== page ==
Academic journal article Journal of Travel and Tourism Research (Online)

A Paradigm Shift from Tourism Destination Management to Democratic Governance of Place Branding

Academic journal article Journal of Travel and Tourism Research (Online)

A Paradigm Shift from Tourism Destination Management to Democratic Governance of Place Branding

Article excerpt

Abstract

Consequent to the adoption of new technologies, the paradigms change in our society, the current debt-crisis and the resource scarcity, destination management organizations (DMO) model has become obsolete and unable to support the shift in the center of gravity which is underway in the market and society structure from a traditional legislative framework of established top-down centralized government power to more decentralized and democratic forms of organization. This shift raises a "decentralization -centralization" dilemma, which in turn serves as a wake-up call for the DMO's not only to rethink their internal logic and boundaries but also the spectrum of stakeholders' engagement in crafting the coexistence design strategy. Drawing on selected theoretical contributions and empirical research the authors seek to debunk the myth that top-down centralized government power is a pre-condition for place brand management success. This study analyses with the aid of the place branding matrix model the embedded governance-collaboration dilemma. In the context of two cases Pompei and Campi Flegrei (Campania) different coexisting place branding network processes are presented to advance understanding how stakeholders co-create value under place-specific conditions. The debt-crisis and resource scarcity justify research of tensions and contradictions encountered in a co-existence strategy design, particularly, the pitfalls manifested by 'messy' place-specific power links. The paper concludes with considerations and suggestions for future research to evaluating the implications of the decentralization continuum on the place branding building process and highlights the urgent need to rethink the governance model for re-configuring business and societal inter-relationships within a coexistence design.

Keywords: Place branding matrix, democratic governance, destination management, coexistence strategy, tourism.

Introduction

In the era of liquid modernity (Bauman, 2000) people constantly re-define values, boundaries, roles, priorities, power and, consequently, deconstruct "Fordism' solidity", thereby generating social dilemmas as situations in which individual rationality often leads to collective irrationality (Kollock, 1998). The liquid society drives individuals to deconstruct the pillars of society (included authority, hierarchies, roles, etc.) and causes them to engage in a hermeneutic circle, involving amongst others the participation in groups, negotiation, decision making and the formation of coalitions, increasingly, on a temporary basis.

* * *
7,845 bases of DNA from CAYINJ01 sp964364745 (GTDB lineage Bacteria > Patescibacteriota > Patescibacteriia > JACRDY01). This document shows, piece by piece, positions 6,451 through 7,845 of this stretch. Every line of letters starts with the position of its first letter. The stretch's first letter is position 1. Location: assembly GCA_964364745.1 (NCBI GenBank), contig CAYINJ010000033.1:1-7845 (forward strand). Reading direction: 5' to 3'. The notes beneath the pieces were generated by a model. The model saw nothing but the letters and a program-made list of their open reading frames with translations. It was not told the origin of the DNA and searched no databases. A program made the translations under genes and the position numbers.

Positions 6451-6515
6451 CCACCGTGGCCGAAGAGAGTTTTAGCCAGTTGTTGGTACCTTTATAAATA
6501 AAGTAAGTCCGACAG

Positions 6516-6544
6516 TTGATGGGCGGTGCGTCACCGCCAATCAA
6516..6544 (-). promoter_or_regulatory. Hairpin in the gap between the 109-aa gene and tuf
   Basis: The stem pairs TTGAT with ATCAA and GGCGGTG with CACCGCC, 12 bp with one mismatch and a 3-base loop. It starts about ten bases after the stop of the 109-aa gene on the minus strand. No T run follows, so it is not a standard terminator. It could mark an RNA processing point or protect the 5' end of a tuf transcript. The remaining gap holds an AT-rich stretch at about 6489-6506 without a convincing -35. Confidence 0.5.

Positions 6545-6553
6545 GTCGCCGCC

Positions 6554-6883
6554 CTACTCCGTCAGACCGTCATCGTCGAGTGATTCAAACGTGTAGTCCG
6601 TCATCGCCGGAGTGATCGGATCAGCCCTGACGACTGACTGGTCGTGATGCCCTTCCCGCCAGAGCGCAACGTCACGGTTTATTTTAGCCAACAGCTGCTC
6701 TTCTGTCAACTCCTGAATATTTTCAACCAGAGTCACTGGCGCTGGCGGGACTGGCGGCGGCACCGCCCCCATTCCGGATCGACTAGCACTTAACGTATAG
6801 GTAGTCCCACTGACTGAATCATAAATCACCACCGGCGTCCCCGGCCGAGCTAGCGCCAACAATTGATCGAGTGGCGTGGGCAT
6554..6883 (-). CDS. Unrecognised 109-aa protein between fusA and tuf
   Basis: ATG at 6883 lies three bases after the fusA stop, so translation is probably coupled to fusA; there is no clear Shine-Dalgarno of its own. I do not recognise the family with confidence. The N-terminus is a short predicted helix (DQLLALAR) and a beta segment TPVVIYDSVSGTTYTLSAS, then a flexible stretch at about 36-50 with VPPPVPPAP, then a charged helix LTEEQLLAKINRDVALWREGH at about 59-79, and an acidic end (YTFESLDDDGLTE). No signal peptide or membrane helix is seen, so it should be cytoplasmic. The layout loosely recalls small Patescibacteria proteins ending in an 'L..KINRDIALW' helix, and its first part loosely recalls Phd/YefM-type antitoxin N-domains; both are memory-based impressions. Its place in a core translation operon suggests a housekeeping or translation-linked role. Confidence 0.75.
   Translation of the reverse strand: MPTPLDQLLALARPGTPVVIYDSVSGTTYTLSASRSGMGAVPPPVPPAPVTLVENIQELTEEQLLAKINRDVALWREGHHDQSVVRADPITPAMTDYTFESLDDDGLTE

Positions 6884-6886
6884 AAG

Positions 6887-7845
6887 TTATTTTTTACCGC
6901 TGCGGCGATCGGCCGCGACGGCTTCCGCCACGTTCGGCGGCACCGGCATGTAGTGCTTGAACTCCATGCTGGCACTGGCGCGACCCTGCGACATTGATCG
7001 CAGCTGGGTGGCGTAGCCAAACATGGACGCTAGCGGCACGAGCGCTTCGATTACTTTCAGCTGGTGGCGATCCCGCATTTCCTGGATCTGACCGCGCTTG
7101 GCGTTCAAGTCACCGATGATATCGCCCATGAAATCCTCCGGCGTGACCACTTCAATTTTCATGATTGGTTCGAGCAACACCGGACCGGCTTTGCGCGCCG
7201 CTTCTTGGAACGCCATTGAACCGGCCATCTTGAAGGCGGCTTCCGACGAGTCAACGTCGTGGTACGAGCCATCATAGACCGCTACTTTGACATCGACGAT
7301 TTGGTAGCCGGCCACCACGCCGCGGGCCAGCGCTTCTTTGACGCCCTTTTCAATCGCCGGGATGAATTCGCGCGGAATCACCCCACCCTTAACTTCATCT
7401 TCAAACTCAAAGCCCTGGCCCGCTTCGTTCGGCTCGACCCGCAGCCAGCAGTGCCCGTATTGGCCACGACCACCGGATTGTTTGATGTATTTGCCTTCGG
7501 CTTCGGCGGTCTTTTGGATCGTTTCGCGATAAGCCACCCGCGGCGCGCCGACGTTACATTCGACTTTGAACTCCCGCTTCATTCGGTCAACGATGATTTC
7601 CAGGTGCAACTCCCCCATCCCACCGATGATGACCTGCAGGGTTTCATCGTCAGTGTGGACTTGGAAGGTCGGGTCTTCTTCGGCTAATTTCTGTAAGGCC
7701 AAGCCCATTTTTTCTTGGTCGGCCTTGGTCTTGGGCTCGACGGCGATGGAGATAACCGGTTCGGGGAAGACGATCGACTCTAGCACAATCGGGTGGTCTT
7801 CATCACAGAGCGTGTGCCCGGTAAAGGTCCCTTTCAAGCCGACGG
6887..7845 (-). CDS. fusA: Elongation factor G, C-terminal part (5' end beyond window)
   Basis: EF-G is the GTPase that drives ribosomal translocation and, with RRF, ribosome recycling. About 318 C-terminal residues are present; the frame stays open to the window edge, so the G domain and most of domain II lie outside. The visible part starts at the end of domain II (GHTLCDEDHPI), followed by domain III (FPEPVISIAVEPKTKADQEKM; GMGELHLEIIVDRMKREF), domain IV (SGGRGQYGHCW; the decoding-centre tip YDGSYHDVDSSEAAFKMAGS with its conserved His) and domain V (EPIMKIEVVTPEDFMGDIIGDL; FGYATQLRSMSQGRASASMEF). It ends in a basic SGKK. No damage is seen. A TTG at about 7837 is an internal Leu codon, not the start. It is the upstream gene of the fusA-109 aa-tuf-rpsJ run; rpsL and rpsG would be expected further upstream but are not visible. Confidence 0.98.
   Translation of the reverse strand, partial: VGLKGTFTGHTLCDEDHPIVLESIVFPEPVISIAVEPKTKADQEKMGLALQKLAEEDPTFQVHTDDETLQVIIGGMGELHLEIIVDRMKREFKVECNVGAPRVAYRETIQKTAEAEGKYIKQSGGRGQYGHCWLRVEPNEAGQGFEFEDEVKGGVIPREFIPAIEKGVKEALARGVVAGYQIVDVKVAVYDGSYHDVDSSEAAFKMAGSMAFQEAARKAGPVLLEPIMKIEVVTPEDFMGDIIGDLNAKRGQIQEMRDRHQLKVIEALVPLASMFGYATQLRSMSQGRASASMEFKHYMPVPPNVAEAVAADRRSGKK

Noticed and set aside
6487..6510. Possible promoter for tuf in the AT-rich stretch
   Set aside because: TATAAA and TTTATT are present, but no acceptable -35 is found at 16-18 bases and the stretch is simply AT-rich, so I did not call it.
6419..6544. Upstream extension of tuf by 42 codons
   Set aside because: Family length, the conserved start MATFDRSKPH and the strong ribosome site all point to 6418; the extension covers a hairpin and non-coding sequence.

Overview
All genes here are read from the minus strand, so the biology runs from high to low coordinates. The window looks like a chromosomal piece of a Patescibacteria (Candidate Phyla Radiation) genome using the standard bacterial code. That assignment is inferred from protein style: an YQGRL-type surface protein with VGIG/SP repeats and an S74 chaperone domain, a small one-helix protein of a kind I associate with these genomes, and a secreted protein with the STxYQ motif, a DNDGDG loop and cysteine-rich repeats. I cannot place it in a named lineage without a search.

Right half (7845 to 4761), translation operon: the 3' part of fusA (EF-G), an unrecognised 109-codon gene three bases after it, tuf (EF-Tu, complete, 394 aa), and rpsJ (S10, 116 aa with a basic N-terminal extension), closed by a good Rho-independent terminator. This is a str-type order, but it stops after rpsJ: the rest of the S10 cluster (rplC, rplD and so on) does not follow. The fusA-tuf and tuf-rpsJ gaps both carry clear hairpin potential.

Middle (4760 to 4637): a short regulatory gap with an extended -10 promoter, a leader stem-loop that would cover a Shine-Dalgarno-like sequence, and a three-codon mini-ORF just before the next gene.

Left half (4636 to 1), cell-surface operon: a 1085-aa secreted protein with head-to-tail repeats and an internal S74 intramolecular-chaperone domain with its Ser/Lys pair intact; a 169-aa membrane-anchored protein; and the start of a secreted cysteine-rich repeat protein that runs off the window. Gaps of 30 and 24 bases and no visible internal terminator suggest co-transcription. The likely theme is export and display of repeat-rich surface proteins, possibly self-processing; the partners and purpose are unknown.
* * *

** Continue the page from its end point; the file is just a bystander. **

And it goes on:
In the early 21st century, new communication technologies afford innovative means of connecting but simultaneously push the envelope for the creation of new parameters which take into account the increasing interdependencies across various boundaries (cultural, organizational, governance, infrastructural) in all spheres of society. Sorokin (1927) and Go and Fenema (2006) indicate that social, cultural and mental mobility expands concomitantly with spatial mobility. Particularly, the different spaces (cognitive, information and social) give affordance, first, to the potential for bridging towards a 'physical-digital fusion'; second, to 'bonding' in non-traditional human-machine relationships thereby stretching the innovative edges of both organizations and individuals (Go & Fenema, 2006). These forces, particularly, the emergence of relationship marketing and the network approach (Ford et al., 2003), cause a shift in the centre of gravity towards decentralization, in turn, stimulating people to participate in decision making 'that matters to them' (Malone, 2004, p. 6). And suggest that current tourism marketing and branding theory incorporate a providerbased, competitive identity centered and transaction-oriented viewpoint. The paradigm shift changes these traditional marketing and management assumptions, fundamentally.

Against the backdrop of the decentralization scenario, Richards and Hall (2000) and Caalders (2003), among others, refer to the 'bankruptcy' of top-down planning power. …

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